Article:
By Noah Boonov
When I was a little kid, it was hammered into my head that under any circumstances “Do not talk to strangers online” and “Don’t believe everything you read on the internet”. I will never forget watching ‘The North American House Hippo’ commercial (I choose to believe that they ARE real). These phrases and advertisements were targeted towards young people like me; to learn about the dangers of media, as well as the World Wide Web.
I grew up in a home with a family computer and was born at a time where dial-up internet was still used. When I was little, we had a monitor and a computer that were separate. I sat for hours playing games on Barbie and Polly Pocket websites, enthralled with the wonders of the online world. After months of begging, my parents finally let me have a Facebook account at 11 years of age. They made sure to set it up the account so they could monitor it. I didn’t have a smartphone which meant I could only access Facebook on our shared computer.
A year later, I got a Twitter account. Once I got an iPod Touch, I signed myself up for Instagram, Tumblr, Snapchat, and Vine accounts. These were my very first social media apps specifically designed for smartphones and touchscreen devices. By the time I was 13, my parents weren’t monitoring my internet habits like they used to. I had to start navigating it on my own. Despite all the rhetoric I’d learned about internet safety, I ended up talking to strangers online.
Before Elon Musk’s wrath on Twitter, it was a place where people came together to speak openly about their passions and frustrations. I felt isolated from those who shared these loves, and I was desperate to find those who would talk to me without judgement. Through Twitter, I was able to find a community of young people who were just like me. I started talking to people who loved the same musicians, bands, youtubers, musicals, and television shows. We would stay up late talking to each other about EVERYTHING. The more we all got to know each other, the safer we felt to take our friendships to the next level.
For almost three years, my online friends and I would stay up into the wee hours of the morning on video calls. I had friends around the world, all about my age, all feeling the same things I was. My parents noticed how much time I spent on the computer or iPod. They were terrified but could tell these people meant a lot to me. Eventually, my parents started to get to know some of them. Soon they felt comfortable enough to let one of my internet friends come to visit me in Ottawa. I ended up visiting them in Vancouver a year later. For Hannukah one year, my parents flew me down to San Antonio, Texas to meet a long-time friend for the first time. As time went on, I began spending less and less time on these apps and focusing on my real life. Some of the friendships I made stuck, others faded due to growing up. Each one meant so much to me.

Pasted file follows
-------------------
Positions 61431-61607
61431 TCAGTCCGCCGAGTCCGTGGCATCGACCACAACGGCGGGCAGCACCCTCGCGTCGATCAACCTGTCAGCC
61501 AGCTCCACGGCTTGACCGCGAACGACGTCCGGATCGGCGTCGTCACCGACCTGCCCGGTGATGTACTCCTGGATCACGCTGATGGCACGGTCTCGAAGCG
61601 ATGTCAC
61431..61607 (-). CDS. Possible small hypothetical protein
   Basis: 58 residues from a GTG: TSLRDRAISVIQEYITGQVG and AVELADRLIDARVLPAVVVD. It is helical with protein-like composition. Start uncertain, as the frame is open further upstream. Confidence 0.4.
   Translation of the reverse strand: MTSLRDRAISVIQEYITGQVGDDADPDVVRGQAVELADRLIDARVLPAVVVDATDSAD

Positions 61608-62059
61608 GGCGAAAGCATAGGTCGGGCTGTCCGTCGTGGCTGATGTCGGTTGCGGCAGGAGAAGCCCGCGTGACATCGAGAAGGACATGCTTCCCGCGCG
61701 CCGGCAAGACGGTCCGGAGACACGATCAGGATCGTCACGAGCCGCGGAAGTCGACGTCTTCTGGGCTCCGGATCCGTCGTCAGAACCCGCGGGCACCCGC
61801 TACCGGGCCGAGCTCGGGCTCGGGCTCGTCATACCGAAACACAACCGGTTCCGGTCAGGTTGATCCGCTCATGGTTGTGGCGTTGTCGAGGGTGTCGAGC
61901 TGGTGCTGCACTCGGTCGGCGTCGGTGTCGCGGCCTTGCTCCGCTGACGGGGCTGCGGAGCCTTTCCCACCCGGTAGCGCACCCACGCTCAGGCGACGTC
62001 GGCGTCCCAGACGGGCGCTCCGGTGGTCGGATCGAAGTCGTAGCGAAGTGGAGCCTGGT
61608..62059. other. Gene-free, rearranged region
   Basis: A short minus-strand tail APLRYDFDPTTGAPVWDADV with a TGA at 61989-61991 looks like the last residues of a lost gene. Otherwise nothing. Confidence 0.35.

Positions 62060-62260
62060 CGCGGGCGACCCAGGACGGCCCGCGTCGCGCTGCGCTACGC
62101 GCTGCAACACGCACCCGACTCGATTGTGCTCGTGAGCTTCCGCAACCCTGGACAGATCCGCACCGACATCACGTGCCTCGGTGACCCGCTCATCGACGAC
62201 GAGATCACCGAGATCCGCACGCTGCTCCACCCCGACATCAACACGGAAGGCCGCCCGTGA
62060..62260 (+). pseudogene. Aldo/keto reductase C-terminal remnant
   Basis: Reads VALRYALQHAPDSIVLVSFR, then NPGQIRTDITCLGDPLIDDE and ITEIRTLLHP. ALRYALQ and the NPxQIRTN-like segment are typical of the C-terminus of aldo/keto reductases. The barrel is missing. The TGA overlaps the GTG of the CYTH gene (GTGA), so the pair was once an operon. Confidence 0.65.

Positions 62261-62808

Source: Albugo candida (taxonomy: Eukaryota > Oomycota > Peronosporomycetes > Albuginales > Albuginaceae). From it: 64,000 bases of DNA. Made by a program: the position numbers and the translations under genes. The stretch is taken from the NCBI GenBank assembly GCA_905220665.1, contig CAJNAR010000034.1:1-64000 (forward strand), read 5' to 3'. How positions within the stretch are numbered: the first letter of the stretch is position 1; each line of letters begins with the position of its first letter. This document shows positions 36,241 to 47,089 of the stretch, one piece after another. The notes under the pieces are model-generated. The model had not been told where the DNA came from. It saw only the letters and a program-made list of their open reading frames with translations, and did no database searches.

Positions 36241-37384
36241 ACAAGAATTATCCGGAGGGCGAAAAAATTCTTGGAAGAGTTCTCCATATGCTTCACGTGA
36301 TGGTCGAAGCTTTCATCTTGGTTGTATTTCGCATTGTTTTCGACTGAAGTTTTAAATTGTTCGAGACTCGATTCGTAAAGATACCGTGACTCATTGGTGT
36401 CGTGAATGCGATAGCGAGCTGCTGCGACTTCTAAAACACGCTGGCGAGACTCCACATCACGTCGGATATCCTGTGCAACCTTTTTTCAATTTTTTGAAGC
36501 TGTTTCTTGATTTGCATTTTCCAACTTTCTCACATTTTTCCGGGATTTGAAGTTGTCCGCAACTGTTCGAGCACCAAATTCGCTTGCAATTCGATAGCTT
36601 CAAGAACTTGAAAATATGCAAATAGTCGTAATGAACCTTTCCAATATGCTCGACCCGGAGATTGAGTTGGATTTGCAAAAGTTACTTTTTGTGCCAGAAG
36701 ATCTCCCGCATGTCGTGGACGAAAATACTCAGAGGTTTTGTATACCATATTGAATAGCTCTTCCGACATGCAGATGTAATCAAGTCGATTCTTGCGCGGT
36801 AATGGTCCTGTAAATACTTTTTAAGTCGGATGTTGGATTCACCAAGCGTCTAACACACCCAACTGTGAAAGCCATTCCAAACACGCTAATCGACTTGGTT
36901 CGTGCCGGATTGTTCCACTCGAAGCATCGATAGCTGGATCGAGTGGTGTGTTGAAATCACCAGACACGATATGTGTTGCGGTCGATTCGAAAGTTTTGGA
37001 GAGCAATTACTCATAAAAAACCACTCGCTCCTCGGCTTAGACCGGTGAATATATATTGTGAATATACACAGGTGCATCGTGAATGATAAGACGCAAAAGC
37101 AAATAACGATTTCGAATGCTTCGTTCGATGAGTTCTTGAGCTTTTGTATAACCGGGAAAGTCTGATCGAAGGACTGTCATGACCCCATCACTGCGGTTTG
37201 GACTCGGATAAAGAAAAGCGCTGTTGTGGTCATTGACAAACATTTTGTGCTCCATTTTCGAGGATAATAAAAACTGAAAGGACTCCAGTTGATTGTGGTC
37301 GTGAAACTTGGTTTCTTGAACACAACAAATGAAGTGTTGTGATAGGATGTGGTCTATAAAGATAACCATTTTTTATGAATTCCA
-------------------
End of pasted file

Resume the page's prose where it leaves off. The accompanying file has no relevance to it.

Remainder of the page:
I know; a lot of this sounds scary and dangerous. The thing that played in the back of my mind constantly was something my parents taught me too; “Trust your gut”. I knew that putting myself out there like that was vulnerable and I could make myself a target. I made sure to stop talking to someone when I felt uncomfortable or pressured. I took charge of a situation when I felt it was getting out of hand. I set boundaries about what topics I did and did not feel comfortable sharing with those individuals. This made a world of a difference to the ways I connected with those friends, compared to some in my real life. I am still in contact with some of the online friends I made. I’ve visited a few of them who live in Toronto. In 2019, a long-time internet friend from Massachusetts came to see Elton John with my whole family and my mom constantly asks when she’s coming back.
Did I get in trouble for the ways I used social media when I was younger? Absolutely. It’s part of growing up, and I don’t think we should avoid it. As I grew older, I was able to trust myself and my intuition. My parents gave me the tools and the vocabulary to make decisions about my safety. When I pursued relationships with people in digital spaces, whether they’ve been romantic or platonic, I have been able to put my well-being first. We need to change the conversation around social media safety and remove the shame and stigma around talking to people online. We should be encouraging those we love to listen to their intuition when interacting with others, both in your real life and online. Too many restrictions may have a negative impact on building trust with them. Who knows the kind of connections we can make when opening ourselves to the online world, whilst taking care of ourselves in those spaces.